SunEdison on Thursday announced moves to “re-engineer” its business, after its shares crashed in the pre-market and its attempts to de-leverage hit a snag.
The Maryland Heights, Mo.-based clean energy developer announced plans to sell its Kuching, Malaysia silicon wafer production facility to China-based LONGi Silicon Materials; close its Pasadena, Texas, polysilicon production facility, resulting in roughly 180 job cuts; and refocus its Portland, Ore., operations into a cost effective R&D and technology demonstration center, resulting in roughly 40 job cuts.
“We are moving forward on several fronts with our asset-light strategy for the upstream solar materials business,” SunEdison’s chief executive Ahmad R. Chatila said in a press release. “We believe our actions to re-engineer this business will maximize the value of our world-leading silicon production technologies, enabling SunEdison’s long term downstream growth and curtailing headwinds caused by trade actions and the commoditization of certain products.”
In the meantime, though, SunEdison’s efforts to clean up its balance sheet hit a snag. Hawaiian Electric last week canceled its contracts with SunEdison for solar power because the beleaguered clean-energy developer is so far behind on some solar farms, according to Bloomberg.
SunEdison’s projects for Hawaiian Electric — a 65-megawatt Kawailoa solar farm, the 64-megawatt Waipio plant, and the 19-megawatt Milani II facility – were slated to be transferred to creditors including DE Shaw & Co. when completed.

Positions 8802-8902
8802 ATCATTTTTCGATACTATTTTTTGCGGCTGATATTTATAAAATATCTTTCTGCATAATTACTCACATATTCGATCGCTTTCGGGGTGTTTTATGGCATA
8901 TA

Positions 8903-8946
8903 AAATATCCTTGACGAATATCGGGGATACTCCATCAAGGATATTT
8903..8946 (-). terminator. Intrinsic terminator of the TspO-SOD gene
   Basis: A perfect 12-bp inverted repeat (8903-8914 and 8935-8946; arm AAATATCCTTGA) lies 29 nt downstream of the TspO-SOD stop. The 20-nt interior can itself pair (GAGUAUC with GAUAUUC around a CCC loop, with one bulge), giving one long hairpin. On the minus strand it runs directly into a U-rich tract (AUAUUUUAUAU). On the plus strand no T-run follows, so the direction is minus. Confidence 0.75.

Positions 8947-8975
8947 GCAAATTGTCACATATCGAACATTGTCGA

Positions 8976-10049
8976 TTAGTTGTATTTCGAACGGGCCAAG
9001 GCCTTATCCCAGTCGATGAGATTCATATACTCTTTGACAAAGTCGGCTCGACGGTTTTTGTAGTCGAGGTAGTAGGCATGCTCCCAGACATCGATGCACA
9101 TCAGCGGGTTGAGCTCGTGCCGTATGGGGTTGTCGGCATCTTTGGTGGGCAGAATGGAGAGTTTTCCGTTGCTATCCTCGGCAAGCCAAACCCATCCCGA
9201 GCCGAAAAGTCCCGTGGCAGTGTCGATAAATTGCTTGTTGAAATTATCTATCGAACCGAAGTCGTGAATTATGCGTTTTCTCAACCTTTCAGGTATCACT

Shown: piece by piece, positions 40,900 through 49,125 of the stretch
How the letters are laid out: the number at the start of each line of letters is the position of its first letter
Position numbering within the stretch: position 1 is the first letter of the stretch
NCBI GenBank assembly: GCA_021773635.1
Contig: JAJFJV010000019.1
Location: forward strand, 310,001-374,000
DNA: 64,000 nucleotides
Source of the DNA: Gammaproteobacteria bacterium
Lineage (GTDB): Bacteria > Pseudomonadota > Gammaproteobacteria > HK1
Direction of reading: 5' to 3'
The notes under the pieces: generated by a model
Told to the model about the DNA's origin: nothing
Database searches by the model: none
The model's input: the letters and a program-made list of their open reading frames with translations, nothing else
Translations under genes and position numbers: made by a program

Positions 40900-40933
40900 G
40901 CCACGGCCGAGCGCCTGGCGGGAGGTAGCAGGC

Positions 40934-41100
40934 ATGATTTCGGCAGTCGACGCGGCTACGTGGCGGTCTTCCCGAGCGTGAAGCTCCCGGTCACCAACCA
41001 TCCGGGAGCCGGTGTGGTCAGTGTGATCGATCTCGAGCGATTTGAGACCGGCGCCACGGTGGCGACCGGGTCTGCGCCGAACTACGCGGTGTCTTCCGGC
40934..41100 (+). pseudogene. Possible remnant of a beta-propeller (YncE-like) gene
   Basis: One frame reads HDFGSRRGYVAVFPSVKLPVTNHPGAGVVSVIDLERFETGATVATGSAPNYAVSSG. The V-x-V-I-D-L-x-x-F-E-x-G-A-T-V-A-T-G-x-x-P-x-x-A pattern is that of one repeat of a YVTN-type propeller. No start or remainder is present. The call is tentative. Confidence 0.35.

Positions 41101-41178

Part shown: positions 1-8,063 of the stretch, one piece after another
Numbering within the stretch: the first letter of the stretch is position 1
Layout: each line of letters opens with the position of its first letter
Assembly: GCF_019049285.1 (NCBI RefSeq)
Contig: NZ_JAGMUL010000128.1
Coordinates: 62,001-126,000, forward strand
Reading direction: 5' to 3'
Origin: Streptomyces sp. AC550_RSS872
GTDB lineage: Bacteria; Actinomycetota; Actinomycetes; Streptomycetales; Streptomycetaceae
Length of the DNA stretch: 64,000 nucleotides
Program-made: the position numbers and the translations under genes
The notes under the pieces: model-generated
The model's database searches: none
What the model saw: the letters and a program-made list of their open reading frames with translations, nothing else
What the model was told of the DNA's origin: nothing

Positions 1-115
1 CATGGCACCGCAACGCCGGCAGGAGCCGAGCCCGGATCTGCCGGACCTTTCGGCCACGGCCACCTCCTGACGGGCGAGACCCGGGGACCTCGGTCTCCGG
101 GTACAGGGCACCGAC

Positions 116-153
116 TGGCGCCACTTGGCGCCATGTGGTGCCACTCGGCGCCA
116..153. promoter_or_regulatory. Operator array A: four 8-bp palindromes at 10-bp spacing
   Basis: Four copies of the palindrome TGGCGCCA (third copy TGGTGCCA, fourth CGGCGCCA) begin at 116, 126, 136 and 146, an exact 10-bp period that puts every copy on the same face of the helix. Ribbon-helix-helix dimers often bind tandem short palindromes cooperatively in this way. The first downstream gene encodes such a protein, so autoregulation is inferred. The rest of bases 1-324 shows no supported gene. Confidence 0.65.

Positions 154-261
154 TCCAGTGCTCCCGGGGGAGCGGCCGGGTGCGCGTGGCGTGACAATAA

“SunEdision missed multiple deadlines throughout the process, did not provide adequate assurances that it could secure financing to develop these projects, and did not propose viable options to address the significant risks to our customers of not securing lower cost renewable energy,” Darren Pai, a spokesman for Hawaiian Electric, said in a statement late Wednesday. “SunEdison has known for over a month that we had the right to terminate and were considering termination of the contract.”
SunEdison spokesman Ben Harborne wrote in an emailed statement to Bloomberg that the firm is fighting the utility’s cancellation.
The loss of the contracts could unravel a proposed accord to transfer plants to DE Shaw and other investors, Credit Suisse analyst Patrick Jobin told Bloomberg.
In an effort to deleverage its balance sheet, SunEdison in December agreed to transfer more than 1 gigawatts of solar projects — including the 148 megawatts in Hawaii — and 12.2 million shares of its TerraForm Power yieldco unit to DE Shaw, Madison Dearborn Partners LLC, and Northwestern University, Bloomberg wrote. In exchange, the trio agreed to nullify $336 million in debt.
As a result of the restructuring actions announced on Thursday, SunEdison expects to report a total of $266 million in non-cash impairment charges and a total of $171 million in other restructuring charges in its fiscal 2015 fourth quarter financial results. It also expects to report approximately $10 million to $13 million in other restructuring charges in fiscal 2016.